Five Tips on How to Help Your Children Develop Smart Money Habits
by Carolyn Lee May 16, 2022
Most Caribbean children are introduced to money during childhood by observing transactions their parents or other adults make in their presence. They may also interact with cash at school, piggy bank savings, buying lunch or items at shops at their parent’s request. Although they realise that money is a currency used in exchange for goods or services, they need help with financial literacy.
It is essential to teach children about money early as it provides them with knowledge and helps develop money management skills they can use as adults.
So, if you are ready to talk to your children about money management, we’ve got a few tips to help start the conversation.
Introduce the concept of needs versus wants.
Children are accustomed to getting many of their desires catered to by those around them. So, explaining the difference between needs and wants can guide their aspirations. Use items in your home to support your arguments for needs and wants. Food, clothing, shelter, healthcare, and education are some needs that should be at the top of the list. While wants like fast food or the latest tablet can wait. You can test their understanding by asking them to tell you some of the things in your home that would classify as wants or needs.
Make learning about money fun.
Children can start learning about money at the pre-school stage. You can use fake currency in games or make-believe where they are racing cars or dressing up dolls. Discuss the cost of cars or dolls’ clothes and share what you can afford to purchase. This activity will allow them to understand that some items are more affordable than others and encourage them to leave what they can’t afford. You can also include real-life experiences by taking them to the bank and explaining what is happening if they are old enough to understand.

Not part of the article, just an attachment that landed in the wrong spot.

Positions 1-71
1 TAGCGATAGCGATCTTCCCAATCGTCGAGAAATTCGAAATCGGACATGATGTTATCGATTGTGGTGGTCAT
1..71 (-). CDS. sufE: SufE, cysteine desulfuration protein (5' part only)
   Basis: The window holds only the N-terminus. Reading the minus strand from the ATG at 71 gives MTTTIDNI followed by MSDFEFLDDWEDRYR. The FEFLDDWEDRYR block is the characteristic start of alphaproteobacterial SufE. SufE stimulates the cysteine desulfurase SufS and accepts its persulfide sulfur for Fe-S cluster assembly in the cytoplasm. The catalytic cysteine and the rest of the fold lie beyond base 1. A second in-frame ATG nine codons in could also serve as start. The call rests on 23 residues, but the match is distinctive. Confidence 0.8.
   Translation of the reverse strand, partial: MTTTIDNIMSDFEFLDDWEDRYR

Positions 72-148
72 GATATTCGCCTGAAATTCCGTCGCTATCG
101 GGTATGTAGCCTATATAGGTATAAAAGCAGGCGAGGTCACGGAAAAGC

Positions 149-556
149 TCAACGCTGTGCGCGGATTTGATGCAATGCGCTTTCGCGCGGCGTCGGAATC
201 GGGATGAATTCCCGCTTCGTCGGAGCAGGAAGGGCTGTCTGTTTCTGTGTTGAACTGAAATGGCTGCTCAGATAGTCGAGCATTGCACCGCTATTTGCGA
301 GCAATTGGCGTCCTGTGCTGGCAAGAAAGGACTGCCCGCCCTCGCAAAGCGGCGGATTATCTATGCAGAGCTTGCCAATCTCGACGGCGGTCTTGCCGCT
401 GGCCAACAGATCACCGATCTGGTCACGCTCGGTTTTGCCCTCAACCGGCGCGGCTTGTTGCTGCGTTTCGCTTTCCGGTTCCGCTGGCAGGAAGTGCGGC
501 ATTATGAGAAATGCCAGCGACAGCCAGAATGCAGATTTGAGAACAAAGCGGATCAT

Introduce simple financial terms early.
Talk to your children about money, saving, budgeting, and financial goal planning. Use some of your routines to support what you’ve shared, like having them help plan the budget for groceries. Take them grocery shopping with you where they can see how you choose the items. Explain the different prices and how selecting affordable products that may be like others can save money. You can also get them to start practicing saving in a piggy bank, so they develop the habit of putting money aside for later.
Let them practice with real money.
As your children get older, please give them a reasonable allowance to practice managing money. Let them save part of their allowance towards specific items or events they want to purchase. There is also an opportunity to introduce them to investing by offering to match what they save. Practicing investing can incentivise them to reserve instead of spending all their money on instant gratification. It will also help them to practice self-discipline when they meet their target.
Model good money management practices.
Children emulate a lot of the habits they see around them. It is crucial to model healthy habits, even with money. Make money an informative but fun part of your conversations. Talk openly about the benefits of saving, investing, budgeting, and doing research to improve financial literacy. Let them observe you choosing needs over wants for things you desire. You don’t need to be extremely strict with spending. Treat yourself at times, so they see how investing, saving, and budgeting can produce other rewards.
The conversation about healthy money habits will help your children make better financial decisions when they are adults. If you aren’t confident about your money practices, a financial planner can guide you. Search our Find Yello listing for financial houses, planners, or consultants near you.
Sources: Forbes, Investopedia, LGFCU, Money Helper, Teachwire, and Today.